The Dill Pickle Jerky and Snack Stick Seasoning is quickly climbing the list of most versatile seasonings, a while ago @Joe-Hell said he used some to make some awesome almonds, so we thought we would give it a try in our new kitchen and see what it was like!“Meat” Block
Almonds (8 oz)Steps
Dill Pickle Jerky/Snack Stick Seasoning (1 tablespoon)
Excalibur’s Salt & Vinegar Wing Shake
Fully dissolve 1 oz of the Dill Pickle Seasoning in a small amount of very hot water. Mix with almonds and shake/stir very well for even distribution. Lay almonds out flat on a pan coated in foil and cook at 375° for 8 minutes. Pull from oven, spray lightly with spray olive oil and then shake on some Salt & Vinegar Wing Shake
The addition of the Salt & Vinegar Shake here changed the overall taste, without that the main flavor was just the dill, there wasn’t any real pickle flavor but the vinegar in the wing shake really brought it all together.Watch WaltonsTV: Dill Pickle Almonds Shop waltonsinc.com for Dill Pickle Jerky & Snack Stick Seasoning Shop waltonsinc.com for Excalibur’s Salt & Vinegar Wing Shake Shop waltonsinc.com for Seasonings & Additives Non-stick Grilling Mesh Basket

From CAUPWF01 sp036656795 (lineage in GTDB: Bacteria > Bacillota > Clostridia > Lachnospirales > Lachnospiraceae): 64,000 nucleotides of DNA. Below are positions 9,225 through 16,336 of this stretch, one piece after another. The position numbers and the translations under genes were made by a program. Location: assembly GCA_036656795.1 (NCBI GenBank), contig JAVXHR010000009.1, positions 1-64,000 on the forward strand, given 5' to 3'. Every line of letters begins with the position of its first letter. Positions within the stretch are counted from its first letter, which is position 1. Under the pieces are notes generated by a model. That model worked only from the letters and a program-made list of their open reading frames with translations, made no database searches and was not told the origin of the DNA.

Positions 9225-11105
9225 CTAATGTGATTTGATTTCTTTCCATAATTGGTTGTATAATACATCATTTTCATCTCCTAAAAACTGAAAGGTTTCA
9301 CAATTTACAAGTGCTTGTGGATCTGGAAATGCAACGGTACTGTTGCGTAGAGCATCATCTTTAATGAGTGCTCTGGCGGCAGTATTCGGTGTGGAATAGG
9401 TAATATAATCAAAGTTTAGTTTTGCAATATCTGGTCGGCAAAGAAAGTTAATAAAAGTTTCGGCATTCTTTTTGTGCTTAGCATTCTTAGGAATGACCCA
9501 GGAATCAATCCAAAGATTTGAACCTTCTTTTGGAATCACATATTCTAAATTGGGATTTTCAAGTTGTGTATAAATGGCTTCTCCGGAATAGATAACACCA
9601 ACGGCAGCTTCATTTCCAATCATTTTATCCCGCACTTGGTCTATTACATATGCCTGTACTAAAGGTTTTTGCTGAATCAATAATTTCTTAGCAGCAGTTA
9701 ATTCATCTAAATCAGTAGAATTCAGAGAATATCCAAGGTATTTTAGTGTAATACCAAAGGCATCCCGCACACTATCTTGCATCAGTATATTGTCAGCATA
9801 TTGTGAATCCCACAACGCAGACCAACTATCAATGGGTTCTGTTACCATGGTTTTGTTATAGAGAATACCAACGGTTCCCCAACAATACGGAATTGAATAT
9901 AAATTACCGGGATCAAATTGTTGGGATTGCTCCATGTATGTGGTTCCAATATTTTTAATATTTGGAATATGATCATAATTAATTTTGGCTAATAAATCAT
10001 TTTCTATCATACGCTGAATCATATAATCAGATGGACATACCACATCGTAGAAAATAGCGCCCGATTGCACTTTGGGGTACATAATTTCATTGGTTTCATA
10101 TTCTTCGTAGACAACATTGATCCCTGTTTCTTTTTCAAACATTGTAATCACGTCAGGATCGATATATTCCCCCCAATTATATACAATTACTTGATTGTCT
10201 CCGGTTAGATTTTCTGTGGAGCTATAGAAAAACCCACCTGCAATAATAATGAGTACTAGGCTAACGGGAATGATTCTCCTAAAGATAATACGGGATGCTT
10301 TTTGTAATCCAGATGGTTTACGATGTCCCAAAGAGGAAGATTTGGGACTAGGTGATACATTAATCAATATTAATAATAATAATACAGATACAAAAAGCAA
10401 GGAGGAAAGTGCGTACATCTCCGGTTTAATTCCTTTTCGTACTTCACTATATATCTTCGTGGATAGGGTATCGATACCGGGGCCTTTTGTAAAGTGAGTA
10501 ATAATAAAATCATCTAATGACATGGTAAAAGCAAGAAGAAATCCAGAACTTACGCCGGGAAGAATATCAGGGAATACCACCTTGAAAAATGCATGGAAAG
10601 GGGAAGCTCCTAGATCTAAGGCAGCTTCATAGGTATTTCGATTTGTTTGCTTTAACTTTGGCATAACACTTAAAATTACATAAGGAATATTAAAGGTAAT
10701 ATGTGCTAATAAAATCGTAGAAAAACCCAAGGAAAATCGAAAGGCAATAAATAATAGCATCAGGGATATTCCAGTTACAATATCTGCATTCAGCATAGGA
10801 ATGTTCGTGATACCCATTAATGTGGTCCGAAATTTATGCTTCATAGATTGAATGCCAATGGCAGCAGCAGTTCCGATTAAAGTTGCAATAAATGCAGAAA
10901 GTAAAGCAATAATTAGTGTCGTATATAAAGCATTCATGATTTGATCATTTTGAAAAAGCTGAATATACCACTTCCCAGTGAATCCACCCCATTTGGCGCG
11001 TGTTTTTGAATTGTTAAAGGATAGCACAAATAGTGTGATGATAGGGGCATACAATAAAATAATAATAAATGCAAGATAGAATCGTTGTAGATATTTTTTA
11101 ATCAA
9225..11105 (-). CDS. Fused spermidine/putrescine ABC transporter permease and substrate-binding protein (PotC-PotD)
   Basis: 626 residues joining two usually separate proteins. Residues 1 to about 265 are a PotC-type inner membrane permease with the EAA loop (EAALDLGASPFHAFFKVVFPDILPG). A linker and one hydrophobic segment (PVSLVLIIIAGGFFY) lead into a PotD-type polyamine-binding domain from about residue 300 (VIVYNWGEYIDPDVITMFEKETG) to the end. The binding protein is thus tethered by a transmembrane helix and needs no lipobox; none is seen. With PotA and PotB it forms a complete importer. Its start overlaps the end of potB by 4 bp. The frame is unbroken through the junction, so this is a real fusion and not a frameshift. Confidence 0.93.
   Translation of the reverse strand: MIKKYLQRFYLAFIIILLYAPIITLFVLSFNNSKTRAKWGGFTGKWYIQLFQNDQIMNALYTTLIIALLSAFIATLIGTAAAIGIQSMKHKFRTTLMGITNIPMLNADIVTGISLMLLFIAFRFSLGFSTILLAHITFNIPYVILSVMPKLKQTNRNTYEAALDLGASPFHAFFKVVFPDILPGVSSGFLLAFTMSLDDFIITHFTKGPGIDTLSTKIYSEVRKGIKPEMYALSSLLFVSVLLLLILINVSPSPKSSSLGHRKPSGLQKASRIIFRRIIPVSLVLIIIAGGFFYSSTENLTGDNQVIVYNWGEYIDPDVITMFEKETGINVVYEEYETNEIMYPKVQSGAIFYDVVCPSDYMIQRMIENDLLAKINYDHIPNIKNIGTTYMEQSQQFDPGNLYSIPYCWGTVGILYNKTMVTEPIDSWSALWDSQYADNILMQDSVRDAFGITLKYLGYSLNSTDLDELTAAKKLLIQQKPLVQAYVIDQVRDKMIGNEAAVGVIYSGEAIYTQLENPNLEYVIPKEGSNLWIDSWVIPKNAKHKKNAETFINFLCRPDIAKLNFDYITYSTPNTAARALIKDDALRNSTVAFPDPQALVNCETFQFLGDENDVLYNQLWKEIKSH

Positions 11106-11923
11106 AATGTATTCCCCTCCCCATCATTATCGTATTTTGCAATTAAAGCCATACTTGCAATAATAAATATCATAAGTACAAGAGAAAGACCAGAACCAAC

Agreed. I will mix smoke
30 minutes 130 C and later 30 minutes 71 C
After that will finished 100% grill on fire…
I hope to get flavour and safety even to take in refrigerator
Sorry for boring,
I will talk to my meat guy if possible to cure all my coarse chopped meat
only for me in this case.
If positive reply, I will start back smoking topic
@LaBarca-cf like @Joe-Hell said you can still get some smoked flavoring by just adding lump wood or wood chips to your smoker. The Hickory Smoke Powder would work as well. The issue is without I would not recommend cooking/smoking it at low temperatures to start off. You run too high of a risk of getting people sick with food poisoning and if you are trying to make a business out of this then getting people sick will stop anyone from eating at your cart more than once.
So, adding wood chips/lump wood and using hickory smoke powder will help with the taste and if you cook them over wood you should still get some color, it just wouldn’t be what we would consider a true smoked sausage here.